And Samuel L. is the man, but that goes without saying.

The thing I admired most about this movie was that it developed and maintained strong, deeply conflicted characters. And it didn’t descend into horribly unrealistic violence to solve all the problems. Sure, there was violence, but it wasn’t unrealistic (who hasn’t wanted to loosen the nuts on a lawyer’s tires after he bankrupts you?). And it didn’t really solve the problems. It made things worse.

Plus, it had a happy ending that didn’t seem like a gargantuan cop-out.

Rating: **** (out of 4)

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Born Romantic

See, the cool thing about the movies is that they can educate as well as entertain. For example, in the film Born Romantic, I learned three very important life lessons:

  • After I abandon for my girlfriend for eight years, realize it was the worst mistake of my life, and then try to get her back, I should not—I repeat, NOT—masturbate in her kitchen sink when she’s nice enough to let me stay at her place because I’m homeless.
  • If I want to get attractive women to fall in love with me, all I have to do is dress up like Dean Martin, hire a wedding band, perform “L-O-V-E” for her, and then learn how to salsa dance. It’s all so easy, why didn’t I think of that before?
  • When trying to win over the oddball girl who wears a neckbrace not because she’s injured, but because she doesn’t like her neck, it’s probably a bad idea to rob her.

These universal truths are all explored in Born Romantic, a British comedy-drama filled with quirky characters who can’t seem to handle romance.

It stars Craig Ferguson, from The Drew Carey Show, as a Dean Martin-obsessed, unemployed, recently divorced (but still living in the same unsellable house with his ex-wife) schlub. He meets Olivia Williams, from Rushmore, at a salsa club and falls instantly in love. But she just wants to be left alone, which is a shame, because she’s hot.

Another plot thread involves Eddie, played by Jimi Mistry, who’s a terrible thief. His gimmick: he and his partner stake out ATM machines, wait for people to get their money, and then chloroform them as they’re leaving. As he says, “Stealing’s the only thing I’m good at—and I’m not that good at it.” So, running from the cops one night, he ends up in a salsa club, where he meets Jocelyn (Catherine McCormack). She wears a neck brace for no reason, she professionally puts flowers on graves for people who cannot do it themselves, along with hilariously tacky decorations. He’s smitten, because she’s a weirdo, and he’s a weirdo. They’re perfect for one another.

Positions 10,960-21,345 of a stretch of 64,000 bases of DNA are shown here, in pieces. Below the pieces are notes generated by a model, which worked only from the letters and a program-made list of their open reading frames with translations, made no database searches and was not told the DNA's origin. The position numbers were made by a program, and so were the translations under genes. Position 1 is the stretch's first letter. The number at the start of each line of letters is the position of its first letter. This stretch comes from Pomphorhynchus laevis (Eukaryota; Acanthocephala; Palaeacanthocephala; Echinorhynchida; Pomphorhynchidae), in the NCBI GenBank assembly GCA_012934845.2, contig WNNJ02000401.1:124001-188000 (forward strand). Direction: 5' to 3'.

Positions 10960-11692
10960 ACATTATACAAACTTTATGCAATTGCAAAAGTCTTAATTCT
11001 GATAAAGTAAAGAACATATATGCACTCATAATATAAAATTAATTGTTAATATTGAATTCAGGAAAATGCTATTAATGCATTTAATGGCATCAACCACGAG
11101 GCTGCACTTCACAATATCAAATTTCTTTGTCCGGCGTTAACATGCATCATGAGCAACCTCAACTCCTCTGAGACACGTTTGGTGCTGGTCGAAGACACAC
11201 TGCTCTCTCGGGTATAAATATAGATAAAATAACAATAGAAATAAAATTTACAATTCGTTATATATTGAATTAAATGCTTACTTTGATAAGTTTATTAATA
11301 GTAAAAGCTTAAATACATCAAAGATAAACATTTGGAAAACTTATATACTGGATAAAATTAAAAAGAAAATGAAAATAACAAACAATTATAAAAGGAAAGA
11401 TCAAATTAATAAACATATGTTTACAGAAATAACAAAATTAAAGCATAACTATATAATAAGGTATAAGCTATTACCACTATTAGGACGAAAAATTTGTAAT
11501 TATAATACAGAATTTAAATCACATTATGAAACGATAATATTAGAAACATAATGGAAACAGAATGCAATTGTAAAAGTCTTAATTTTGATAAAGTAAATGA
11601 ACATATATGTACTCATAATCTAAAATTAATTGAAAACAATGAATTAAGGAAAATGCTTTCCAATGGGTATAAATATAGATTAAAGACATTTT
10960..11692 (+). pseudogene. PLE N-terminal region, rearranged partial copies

The third story revolves around Fergus (David Morrissey), who is chasing the girl he left eight years ago because he thought he was going to be a rock star. When he gets booted out of his band, he goes to London to find Mo (Jane Horrocks). He spends his days at the Elgin Marbles in the British Museum, waiting for her to show up. He starts putting up posters all over the West End, and when he finally finds her, he gets what he deserves—a slap in the face.

All of these stories are connected by two things: salsa, and a cab driver named Jimmy (Adrian Lester), who drives most of these characters around. He’s a typical smarter-than-anyone-would-expect-of-a-guy-in-his-lowly-profession kind of character, spouting off succinct truths to help each of the characters find their romance. But at the same time, he’s neglecting his own happiness because he can’t (or won’t) get over the death of his wife.

Everything gets complicated pretty quickly: when Frankie, the Craig Ferguson character, finally woos Eleanor (Olivia Williams) into going back to her apartment for a shag, his ex-wife barges in with false tales of an open and unhappy marriage. Eddie accidentally robs Jocelyn. And Fergus convinces Mo to take him back, but they both revert to the same behavior that made him want to leave in the first place.

But this is a comedy. And, what’s more, it’s a feel-good comedy. So all of this quirky insanity, all of these developments, are designed to be paid off simply, easily, and quickly. And they are. And it’s surprisingly satisfying, because even Jimmy the broken-hearted cabbie gets his in the end.

It’s predictable, but it’s funny. It’s been done before, but it’s still well-done. I liked it.

Rating: *** (out of 4)